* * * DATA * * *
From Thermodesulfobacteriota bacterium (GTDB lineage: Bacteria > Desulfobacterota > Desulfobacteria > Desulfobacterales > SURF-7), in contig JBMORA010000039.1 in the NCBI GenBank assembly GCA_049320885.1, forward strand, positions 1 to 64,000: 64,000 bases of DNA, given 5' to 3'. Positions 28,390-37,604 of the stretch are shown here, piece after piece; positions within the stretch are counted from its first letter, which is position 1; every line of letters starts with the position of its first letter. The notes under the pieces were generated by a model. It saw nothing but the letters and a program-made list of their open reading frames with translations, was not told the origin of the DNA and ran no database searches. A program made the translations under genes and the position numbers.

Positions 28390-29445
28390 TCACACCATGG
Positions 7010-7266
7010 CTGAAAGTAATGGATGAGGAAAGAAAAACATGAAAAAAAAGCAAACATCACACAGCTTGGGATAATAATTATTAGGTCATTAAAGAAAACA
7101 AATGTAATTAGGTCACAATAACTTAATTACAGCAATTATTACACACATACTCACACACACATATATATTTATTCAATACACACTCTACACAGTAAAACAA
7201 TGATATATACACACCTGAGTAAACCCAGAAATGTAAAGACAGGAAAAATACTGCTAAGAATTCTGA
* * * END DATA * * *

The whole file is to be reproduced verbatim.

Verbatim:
From Thermodesulfobacteriota bacterium (GTDB lineage: Bacteria > Desulfobacterota > Desulfobacteria > Desulfobacterales > SURF-7), in contig JBMORA010000039.1 in the NCBI GenBank assembly GCA_049320885.1, forward strand, positions 1 to 64,000: 64,000 bases of DNA, given 5' to 3'. Positions 28,390-37,604 of the stretch are shown here, piece after piece; positions within the stretch are counted from its first letter, which is position 1; every line of letters starts with the position of its first letter. The notes under the pieces were generated by a model. It saw nothing but the letters and a program-made list of their open reading frames with translations, was not told the origin of the DNA and ran no database searches. A program made the translations under genes and the position numbers.

Positions 28390-29445
28390 TCACACCATGG
Positions 7010-7266
7010 CTGAAAGTAATGGATGAGGAAAGAAAAACATGAAAAAAAAGCAAACATCACACAGCTTGGGATAATAATTATTAGGTCATTAAAGAAAACA
7101 AATGTAATTAGGTCACAATAACTTAATTACAGCAATTATTACACACATACTCACACACACATATATATTTATTCAATACACACTCTACACAGTAAAACAA
7201 TGATATATACACACCTGAGTAAACCCAGAAATGTAAAGACAGGAAAAATACTGCTAAGAATTCTGA